Promises Treatment Centers attracts a clientele that pays cash, so its owners say they haven? been hit hard by the downturn. In fact, the centers need to add beds.
So the high-profile addiction treatment program will expand beyond its two L.A. facilities ?its celebrity-frequented center in Malibu and another one in West Los Angeles ?to elsewhere in Southern California and outside the region.
Dr. David Sack, chief executive of parent company Elements Behavioral Health, said the company plans to acquire and remake other residential treatment centers in the Promises image, but also to offer the program? approach to a younger, adolescent demographic.
The expansion has been a slow process because Elements believes that other centers have lost value as their less affluent patients can no longer afford treatment. But current owners don? necessarily agree, making takeover talks difficult.
?his is a good time to do acquisitions if you have the resources,?said Sack, a board-certified psychiatrist who acquired Promises in February 2008 with private equity backing. ?e?e not interested in consolidating as much as offering new services.?p>The Malibu center, which serves about 400 patients a year, is in the process of adding beds, he said. It? become famous for its celebrity clientele ?and their relapses. A 30-day stay costs between $50,000 and $95,000.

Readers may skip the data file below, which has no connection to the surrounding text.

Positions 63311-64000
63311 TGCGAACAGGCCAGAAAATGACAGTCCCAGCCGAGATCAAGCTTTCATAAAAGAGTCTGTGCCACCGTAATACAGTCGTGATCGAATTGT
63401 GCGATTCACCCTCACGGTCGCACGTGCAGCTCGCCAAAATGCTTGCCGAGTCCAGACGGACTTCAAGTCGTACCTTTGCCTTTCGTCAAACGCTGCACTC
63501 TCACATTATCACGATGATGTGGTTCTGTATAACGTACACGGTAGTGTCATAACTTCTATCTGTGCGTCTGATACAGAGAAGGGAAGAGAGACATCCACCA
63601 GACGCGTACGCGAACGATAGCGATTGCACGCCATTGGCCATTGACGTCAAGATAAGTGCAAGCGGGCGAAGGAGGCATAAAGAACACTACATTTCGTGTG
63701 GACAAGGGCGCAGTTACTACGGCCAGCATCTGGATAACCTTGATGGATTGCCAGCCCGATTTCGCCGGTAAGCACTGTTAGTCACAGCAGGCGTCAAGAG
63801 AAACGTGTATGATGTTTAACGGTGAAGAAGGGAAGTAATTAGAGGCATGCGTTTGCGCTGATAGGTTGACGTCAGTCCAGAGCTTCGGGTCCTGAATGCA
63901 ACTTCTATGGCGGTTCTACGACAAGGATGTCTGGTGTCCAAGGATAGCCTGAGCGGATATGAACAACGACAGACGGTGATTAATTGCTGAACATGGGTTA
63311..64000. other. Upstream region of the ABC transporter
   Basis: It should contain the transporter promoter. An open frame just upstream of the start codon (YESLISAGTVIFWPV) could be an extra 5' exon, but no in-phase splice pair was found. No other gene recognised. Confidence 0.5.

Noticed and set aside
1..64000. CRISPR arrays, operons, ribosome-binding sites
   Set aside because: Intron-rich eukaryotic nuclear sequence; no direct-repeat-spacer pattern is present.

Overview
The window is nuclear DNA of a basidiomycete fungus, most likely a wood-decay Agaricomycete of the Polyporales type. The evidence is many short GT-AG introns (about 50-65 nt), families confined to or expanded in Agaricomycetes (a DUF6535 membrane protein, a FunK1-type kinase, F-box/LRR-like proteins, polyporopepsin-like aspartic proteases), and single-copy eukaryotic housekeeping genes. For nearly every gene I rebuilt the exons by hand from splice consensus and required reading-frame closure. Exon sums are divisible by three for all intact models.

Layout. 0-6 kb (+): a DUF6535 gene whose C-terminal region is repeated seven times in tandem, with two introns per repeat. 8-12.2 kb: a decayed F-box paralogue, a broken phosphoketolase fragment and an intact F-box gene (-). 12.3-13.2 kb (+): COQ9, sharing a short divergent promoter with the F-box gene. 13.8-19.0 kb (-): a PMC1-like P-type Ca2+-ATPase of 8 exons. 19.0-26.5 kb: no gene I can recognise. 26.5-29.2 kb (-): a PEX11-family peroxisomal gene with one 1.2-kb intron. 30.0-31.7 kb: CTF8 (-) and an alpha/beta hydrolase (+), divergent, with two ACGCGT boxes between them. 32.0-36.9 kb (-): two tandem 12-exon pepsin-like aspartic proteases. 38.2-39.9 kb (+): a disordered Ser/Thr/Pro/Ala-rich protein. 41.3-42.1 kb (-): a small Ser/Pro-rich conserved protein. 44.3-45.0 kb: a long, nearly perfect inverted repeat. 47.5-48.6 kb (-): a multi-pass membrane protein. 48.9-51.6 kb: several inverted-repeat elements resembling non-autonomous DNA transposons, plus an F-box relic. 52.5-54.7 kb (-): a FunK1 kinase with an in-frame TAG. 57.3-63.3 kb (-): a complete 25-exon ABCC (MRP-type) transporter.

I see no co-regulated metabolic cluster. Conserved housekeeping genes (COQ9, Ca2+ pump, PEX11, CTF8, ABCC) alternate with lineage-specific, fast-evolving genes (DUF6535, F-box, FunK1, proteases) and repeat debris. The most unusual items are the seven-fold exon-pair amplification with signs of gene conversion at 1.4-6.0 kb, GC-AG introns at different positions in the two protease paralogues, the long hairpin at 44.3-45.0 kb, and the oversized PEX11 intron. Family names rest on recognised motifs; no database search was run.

The West L.A. residential center offers a lower price point, averaging $38,500, and most often attracts patients between 20 and 35 years old. Both locations treat a variety of alcohol and drug addictions, though Elements is adding programs to treat eating disorders that often also plague its clientele.
Two hospitals have opened new outpatient facilities as part of a long-term shift away from having patients spend the night after surgical procedures.
Glendale Adventist Medical Center? new Ambulatory Surgery Center features four operating rooms, a general procedure room, and two private recovery rooms for patients needing extra attention coming out of anesthesia.
Hospital officials expect the $6 million facility, in the basement of the Lee Hughes Medical Building, to increase business because of the easier patient access, registration, and faster turnaround times.
Los Angeles Orthopaedic Hospital last week opened a clinic in Santa Monica catering to children needing treatment for everything from congenital and developmental disorders such as cerebral palsy and muscular dystrophy, to sports medicine treatment of wrist and ankle injuries.
The Arizona Avenue clinic was built with $250,000 from longtime hospital supporter Meyer Luskin, chief executive of Scope Industries, which processes food waste into animal feed.
Staff reporter Deborah Crowe can be reached at firstname.lastname@example.org or (323) 549-5225, ext. 232.
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